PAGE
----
Home >politics >policy >How does the Narendra Modi government score on welfare schemes?

Soon after it took charge, the Narendra Modi-led National Democratic Alliance (NDA) launched, or rather re-launched, flagship schemes in five key areas—financial inclusion (Pradhan Mantri Jan Dhan Yojana or PMJDY), sanitation (Swachh Bharat Abhiyan), cooking fuel (Pradhan Mantri Ujjwala Yojana), skills (Pradhan Mantri Kasushal Vikas Yojana or PMKVY), and rural electrification (Deen Dayal Upadhyaya Gram Jyoti Yojana or DDUGJY)—even as it boosted spending on the rural roads programme (Pradhan Mantri Gram Sadak Yojana).

Four years down the line, how does the government’s record look?

If one goes by the headline numbers, the record looks very impressive on most counts. A closer look at the numbers suggests that the picture may be less rosy. Nonetheless, the government’s overall record on flagship schemes, despite the caveats, appears more impressive than its macro-economic record. Whether it is enough to convince voters or not will be known only in the 2019 general elections.

The financial inclusion initiative, PMJDY has perhaps been the most ambitious of all the flagship schemes. The PMJDY has emerged as one of the world’s largest financial inclusion programmes, and we have independent evidence showing that 80% of adults and almost all households now have access to banking in the country.

Yet, the share of people with inactive accounts is also the highest in the world, as a recent Plain Facts column pointed out, suggesting that not all beneficiaries of the scheme have been able to reap the full benefits of the scheme.

Data and ground reports lead us to similar conclusions about the Ujjwala scheme as well. While the scheme seems to have raised the number of households with LPG connections, its impact on LPG consumption has been far less.

On some schemes, the data quality raises concerns about the extent of the progress made. For instance, the most recent data on the Swachh Bharat Abhiyan from the National Annual Rural Sanitation Survey (NARSS) conducted in 2017-18 shows a rapid rise in rural toilets, almost all of which are being used by the beneficiaries. However, several experts have raised questions on the numbers, especially those relating to usage.

There are questions about the rural electrification numbers as well. While the focus of the electrification programme has rightly shifted to increased coverage (or intensive electrification) from mere access earlier, the data on the number of households have a number of inconsistencies, as a Plain Facts column earlier this year pointed out.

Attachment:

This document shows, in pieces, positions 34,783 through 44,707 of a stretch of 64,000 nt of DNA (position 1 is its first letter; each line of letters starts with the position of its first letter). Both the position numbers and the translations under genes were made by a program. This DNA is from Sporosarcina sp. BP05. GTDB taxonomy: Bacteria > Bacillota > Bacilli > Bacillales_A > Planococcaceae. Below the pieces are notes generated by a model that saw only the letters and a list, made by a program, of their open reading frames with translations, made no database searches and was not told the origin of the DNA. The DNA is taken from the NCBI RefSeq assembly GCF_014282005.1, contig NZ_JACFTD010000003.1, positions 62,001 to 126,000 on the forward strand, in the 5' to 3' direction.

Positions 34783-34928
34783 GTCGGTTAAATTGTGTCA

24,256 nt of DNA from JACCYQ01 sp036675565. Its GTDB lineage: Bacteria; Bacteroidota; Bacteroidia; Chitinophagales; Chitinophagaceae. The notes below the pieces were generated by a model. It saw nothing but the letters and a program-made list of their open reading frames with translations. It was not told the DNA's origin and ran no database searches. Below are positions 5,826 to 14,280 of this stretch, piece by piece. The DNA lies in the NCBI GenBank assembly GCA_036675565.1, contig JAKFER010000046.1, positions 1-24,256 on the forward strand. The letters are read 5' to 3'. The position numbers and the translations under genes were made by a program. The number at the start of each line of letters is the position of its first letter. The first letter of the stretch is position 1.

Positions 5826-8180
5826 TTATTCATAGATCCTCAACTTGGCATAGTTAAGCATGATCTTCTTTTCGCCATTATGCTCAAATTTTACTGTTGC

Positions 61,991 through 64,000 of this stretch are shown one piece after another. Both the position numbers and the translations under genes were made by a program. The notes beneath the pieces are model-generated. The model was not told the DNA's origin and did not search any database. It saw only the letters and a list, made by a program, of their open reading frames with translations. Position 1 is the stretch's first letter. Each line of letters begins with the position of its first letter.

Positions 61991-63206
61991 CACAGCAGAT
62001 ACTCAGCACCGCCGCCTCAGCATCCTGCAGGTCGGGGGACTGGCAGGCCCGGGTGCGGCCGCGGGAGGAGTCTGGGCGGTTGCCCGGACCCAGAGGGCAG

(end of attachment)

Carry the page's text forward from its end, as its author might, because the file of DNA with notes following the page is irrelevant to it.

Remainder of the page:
Four of the five states which reported the biggest rise in the rural household electrification rate between February 2017 and December 2017 as per DDUGJY reports actually saw a decline in the total number of households, inflating the metric. Further, ground reports indicate that there may be biases in the reported numbers.

Finally, in some schemes such as the rural roads programme, while there has been impressive progress, the rate of progress is not unprecedented. During the first term of the United Progressive Alliance (UPA) government, the pace of rural road-building was faster.

The one big failure has been the skills initiative, PMKVY, which has failed to make much of an impact. Job placements under the scheme has been poor even as the scheme ended up enriching private institutes which offered, or claimed to offer, vocational training to youth, a 2017 report set up by the government said. Had this scheme worked as promised, the government would have been able to show a better record on the jobs front.

This is the concluding part of a two-part data journalism series on the performance of the Narendra Modi-led National Democratic Alliance (NDA) government over the past four years.

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